Q- “Dear TSM: I get the strong feeling that this is NOT a career for an old-timer like me. Although I describe myself as the worst kind of screenwriter, I don’t actually call myself a screenwriter out loud. I would not disrespect the craft as I have not successfully written a screenplay. I am not a poser–at this point I suppose I even aspire to be a poser! So if you can help me, and I think you can, I would like to connect with you. I have a few very good film concepts. But my experience in the ad business producing TV commercials and radio spots tells me that a great movie idea is a long, long way from a produced film. It needs to be an idea with a script and a subsequent pitch that inspires someone with a lot of money to produce it. So my big question is: can you help me get a spec screenplay together, and what does that kind of coaching cost? Your thoughts?”

A: I can tell you that you are never too old to try it- this coming from a 54 yr. old who also started later in life; screenwriting/producing is actually my third career, following one in law enforcement and one in private business in executive management. It’s a long journey, and a craft that you have to learn from the ground floor and up, but we have something the young kids don’t- perspective. Our experience gives us knowledge and information that most of them have yet to accumulate. You have a very specific niche of interest, one that is pretty rare and getting rarer with the passing of each soldier from the Greatest Generation, and the baby-boomers of Viet Nam. While you may not have had field experience (that’s just an assumption on my part), you have studied this topic out of sheer love for it. I’ve amassed a treasure trove of mementos and collectibles on Elvis, but I never met him. Does this make me less knowledgeable on the topic? I doubt it. Actually, you possess a great foundation to do well in this business; you appear to be “mature”, varied life experiences, probably some college, a solid b/g in writing (albeit a different media), and practical knowledge about concepts.You’re absolutely right about a concept being far from a finished screenplay- but, having a good solid concept is the biggest hurdle, by far. Learning HOW to write a marketable spec screenplay is probably the EASIEST part of this venture.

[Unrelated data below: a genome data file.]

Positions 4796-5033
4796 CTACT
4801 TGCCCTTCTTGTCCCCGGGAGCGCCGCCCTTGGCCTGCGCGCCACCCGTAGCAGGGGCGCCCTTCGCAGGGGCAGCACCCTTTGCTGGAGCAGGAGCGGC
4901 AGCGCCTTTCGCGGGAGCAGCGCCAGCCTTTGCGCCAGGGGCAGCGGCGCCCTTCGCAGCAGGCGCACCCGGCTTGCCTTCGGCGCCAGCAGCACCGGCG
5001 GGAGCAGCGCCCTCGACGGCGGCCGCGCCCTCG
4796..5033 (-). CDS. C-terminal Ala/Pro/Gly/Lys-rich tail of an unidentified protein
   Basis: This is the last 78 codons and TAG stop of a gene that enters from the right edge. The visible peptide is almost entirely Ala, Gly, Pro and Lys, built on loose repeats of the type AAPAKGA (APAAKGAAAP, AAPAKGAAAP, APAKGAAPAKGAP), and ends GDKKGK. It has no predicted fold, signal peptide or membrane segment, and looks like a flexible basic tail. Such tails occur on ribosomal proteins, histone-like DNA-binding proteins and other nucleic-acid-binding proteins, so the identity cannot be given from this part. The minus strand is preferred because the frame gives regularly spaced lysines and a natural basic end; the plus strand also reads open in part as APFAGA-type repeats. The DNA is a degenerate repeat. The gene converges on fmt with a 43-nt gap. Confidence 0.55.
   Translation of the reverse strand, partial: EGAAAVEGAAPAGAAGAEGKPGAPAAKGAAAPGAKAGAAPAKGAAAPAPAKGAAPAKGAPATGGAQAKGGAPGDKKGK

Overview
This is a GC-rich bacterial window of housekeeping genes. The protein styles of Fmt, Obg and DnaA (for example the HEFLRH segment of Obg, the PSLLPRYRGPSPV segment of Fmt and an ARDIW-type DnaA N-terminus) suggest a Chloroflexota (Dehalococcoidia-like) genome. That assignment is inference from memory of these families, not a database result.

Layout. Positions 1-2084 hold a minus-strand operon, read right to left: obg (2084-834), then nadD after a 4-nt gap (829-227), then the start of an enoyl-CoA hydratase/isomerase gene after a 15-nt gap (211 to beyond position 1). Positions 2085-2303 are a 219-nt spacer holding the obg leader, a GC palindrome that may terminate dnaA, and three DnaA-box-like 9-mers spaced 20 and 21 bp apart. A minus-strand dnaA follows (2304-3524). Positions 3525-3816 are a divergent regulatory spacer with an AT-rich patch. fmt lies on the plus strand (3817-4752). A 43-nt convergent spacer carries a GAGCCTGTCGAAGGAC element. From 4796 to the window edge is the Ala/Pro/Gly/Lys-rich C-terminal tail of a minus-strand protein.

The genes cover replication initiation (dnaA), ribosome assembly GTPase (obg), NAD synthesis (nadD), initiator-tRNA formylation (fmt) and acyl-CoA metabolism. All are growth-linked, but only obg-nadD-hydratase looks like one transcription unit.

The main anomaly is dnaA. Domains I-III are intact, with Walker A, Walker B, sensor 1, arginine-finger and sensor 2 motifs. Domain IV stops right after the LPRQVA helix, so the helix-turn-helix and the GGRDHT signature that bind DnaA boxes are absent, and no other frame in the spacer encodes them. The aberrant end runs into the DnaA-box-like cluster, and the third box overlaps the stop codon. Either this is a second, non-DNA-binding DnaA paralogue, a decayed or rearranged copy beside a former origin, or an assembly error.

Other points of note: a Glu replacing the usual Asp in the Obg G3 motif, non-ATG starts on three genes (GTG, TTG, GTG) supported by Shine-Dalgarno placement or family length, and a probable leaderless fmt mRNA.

But, here is a fitting cliché: Life is a marathon, and all marathons start with the first step.

What I do in my business is try to impart the wisdom that most people, if they’re lucky, will eventually learn after years of writing and floundering out there without direction, spending money needless on a bunch of unsuccessful consultants, etc. You have to learn what it takes to write the proper spec screenplay, because that’s what we all do.

As I rule, I don’t “teach” screenwriting, per se. I generally point out the faults of a screenplay and suggest corrective measure. Many consultants suggest reading produced scripts off of the “interwebbies” of your favorite movies; I don’t. In fact, I would encourage you NOT to do this, not if you expect to learn the right way. These are produced movies, and 99% of them are shooting scripts, a quite different animal altogether.

I would also encourage you to purchase “The Screenwriter’s Bible” by Dave Trottier, and refer to it daily. I’ve read it front to back a number of times, and STILL learn things (just like the other Bible)!

My mentoring service charges by the month or on an annual basis, and they’re posted at http://www.thescriptmentor.com website. My annual charge guarantees that you will reach a Quarterfinal finish minimum in any one of the 3500+ screenwriting competitions. That’s a huge accomplishment. Who is crazy enough to “guarantee” a certain level of writing success when it involves such God-given talent as writing? THAT’S just how much I believe in this system.